Sam Houston State head football coach Willie Fritz has been named as NCAA Division I Football Championship Subdivision Coach of the Year for 2011 by American Football Monthly, the nation’s leading publication for football coaches.
Fritz led the Bearkats to an undefeated 14-0 season, their first undisputed Southland Confrence title and a place in the NCAA Division I Football Championship game that will take place on January 7 in Frisco.
Fritz’s two-year record is now 20-5 and 2011 marks the first time the Bearkats have been in the FCS playoffs in seven seasons. SHSU averaged 39.1 points per game this fall and gave only 14.8 per game. The Kats also have a16-game winning streak, the longest current streak among all FCS teams.
Fritz has developed a reputation for turning programs around. While head coach at Blinn College, Fritz led a team that had been 5-24-1 the previous three seasons to a 39-5-1 record the next three seasons and two national junior college championships. He did the same at Central Missouri, compiling a 97-47 record in 13 years and becoming the winningest coach in UCM history.
“It’s always exciting to receive an honor such as this one,” said Fritz. “This is an award for our entire team and staff. Much of the credit for our success this year has to go to our assistant coaches. Last season we were 6-5. At the beginning of the year, we challenged our players to become a great team and that’s exactly what they did. We’re excited about playing in the National Championship on January 7th.”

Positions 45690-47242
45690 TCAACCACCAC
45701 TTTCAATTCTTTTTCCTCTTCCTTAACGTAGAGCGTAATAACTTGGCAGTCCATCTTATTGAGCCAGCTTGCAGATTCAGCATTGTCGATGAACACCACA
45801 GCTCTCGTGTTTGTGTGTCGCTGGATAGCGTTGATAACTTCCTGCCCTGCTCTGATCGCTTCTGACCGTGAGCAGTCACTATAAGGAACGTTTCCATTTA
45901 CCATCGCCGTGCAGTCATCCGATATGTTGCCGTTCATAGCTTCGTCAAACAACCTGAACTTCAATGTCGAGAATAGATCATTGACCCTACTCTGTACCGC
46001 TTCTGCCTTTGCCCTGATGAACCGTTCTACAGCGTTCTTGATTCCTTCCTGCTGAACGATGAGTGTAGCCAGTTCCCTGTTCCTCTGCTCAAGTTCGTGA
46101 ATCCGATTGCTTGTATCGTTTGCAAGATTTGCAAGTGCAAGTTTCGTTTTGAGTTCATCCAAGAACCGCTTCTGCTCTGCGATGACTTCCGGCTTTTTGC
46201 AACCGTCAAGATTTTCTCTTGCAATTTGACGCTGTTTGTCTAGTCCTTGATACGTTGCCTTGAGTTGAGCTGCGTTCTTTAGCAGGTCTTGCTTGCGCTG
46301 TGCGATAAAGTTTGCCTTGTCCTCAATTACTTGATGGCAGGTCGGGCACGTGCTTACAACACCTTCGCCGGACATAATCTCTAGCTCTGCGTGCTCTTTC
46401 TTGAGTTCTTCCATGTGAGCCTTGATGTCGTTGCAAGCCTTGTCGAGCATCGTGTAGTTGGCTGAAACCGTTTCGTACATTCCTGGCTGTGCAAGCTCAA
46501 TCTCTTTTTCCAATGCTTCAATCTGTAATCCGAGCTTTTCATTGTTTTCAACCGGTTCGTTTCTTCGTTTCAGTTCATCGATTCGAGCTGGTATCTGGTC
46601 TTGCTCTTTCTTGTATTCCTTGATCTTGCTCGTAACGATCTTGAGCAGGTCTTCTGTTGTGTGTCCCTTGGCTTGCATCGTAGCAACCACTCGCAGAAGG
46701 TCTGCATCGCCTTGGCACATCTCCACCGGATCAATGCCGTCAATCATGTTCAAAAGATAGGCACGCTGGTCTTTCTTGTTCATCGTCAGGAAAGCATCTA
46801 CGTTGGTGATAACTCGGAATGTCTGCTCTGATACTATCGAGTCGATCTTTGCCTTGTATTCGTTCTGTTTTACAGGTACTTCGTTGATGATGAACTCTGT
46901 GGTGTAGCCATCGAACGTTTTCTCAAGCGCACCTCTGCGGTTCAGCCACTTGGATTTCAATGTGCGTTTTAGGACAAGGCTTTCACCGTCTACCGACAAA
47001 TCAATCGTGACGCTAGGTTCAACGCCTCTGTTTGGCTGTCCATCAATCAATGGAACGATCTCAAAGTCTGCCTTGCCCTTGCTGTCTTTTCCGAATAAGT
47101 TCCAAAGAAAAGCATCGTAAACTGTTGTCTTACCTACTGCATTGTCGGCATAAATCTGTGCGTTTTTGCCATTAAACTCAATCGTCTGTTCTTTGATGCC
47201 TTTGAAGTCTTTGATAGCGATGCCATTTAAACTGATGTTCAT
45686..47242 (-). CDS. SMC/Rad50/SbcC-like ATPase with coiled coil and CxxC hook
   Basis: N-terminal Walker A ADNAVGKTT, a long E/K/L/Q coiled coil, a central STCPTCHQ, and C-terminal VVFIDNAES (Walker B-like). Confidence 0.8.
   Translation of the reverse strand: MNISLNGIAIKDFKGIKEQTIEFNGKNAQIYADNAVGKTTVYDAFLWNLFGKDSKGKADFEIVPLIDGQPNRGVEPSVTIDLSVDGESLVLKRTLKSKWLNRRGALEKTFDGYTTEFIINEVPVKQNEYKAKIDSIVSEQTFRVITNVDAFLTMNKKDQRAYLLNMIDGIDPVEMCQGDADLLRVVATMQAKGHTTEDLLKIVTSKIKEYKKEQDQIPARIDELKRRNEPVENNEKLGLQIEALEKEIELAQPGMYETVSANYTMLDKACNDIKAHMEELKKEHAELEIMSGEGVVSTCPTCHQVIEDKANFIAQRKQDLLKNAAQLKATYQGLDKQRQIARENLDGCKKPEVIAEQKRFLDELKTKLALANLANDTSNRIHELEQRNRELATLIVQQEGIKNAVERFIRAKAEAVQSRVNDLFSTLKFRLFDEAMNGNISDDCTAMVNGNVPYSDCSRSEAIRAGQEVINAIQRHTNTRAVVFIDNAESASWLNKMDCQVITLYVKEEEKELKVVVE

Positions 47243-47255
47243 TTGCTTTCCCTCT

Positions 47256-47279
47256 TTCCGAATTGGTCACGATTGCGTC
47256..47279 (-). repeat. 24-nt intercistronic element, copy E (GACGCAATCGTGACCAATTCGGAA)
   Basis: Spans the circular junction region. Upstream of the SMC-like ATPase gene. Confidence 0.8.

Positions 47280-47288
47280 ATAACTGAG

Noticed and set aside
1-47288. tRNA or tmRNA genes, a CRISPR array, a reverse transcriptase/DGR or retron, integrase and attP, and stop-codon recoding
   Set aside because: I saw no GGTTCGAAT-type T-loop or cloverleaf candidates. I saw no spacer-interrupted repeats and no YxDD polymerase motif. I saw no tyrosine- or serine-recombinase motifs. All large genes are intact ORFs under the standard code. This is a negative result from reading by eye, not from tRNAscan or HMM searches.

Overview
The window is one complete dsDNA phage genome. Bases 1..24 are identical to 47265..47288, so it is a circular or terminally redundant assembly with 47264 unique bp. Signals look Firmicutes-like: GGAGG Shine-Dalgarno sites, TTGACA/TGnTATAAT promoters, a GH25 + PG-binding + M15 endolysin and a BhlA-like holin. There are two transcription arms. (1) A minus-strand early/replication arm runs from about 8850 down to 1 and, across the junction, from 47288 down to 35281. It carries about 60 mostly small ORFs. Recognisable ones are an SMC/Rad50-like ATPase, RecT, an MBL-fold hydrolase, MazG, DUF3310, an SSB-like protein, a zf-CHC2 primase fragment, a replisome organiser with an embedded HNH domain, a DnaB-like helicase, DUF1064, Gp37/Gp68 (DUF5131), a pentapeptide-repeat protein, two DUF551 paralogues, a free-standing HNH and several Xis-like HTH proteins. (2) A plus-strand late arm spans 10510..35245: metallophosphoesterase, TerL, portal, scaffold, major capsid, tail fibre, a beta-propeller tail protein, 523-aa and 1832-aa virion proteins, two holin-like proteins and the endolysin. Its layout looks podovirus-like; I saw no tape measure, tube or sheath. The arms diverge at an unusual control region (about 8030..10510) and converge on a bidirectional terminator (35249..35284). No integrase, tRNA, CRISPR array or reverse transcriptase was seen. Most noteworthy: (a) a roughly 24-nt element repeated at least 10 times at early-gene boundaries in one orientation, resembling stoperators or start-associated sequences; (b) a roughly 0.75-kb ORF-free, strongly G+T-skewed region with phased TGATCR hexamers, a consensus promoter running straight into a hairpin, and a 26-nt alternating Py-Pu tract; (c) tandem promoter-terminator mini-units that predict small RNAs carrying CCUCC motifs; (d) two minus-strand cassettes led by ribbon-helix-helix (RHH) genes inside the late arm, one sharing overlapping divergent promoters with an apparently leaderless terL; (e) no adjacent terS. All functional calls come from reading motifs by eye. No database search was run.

Additional AFM College Coaches of the Year for 2011 include –
FBS – Mike Gundy, Oklahoma State
Division II – John Wristen, Colorado State-Pueblo
Division III – Glenn Caruso, University of St. Thomas
NAIA – Ted Karras Jr., Marian University
NJCAA – Buddy Stephens, East Mississippi Community College
American Football Monthly has been selecting both college and high school coaches of the year since the publication began in 1995. Last fall, Beau Baldwin of Eastern Washington was selected as the FBS Coach of the Year.
For more than 18 years, AFM has helped college and high school coaches be more successful on and off the field by giving them the best offensive and defensive strategies, plays and drills – most of which were provided by their coaching peers.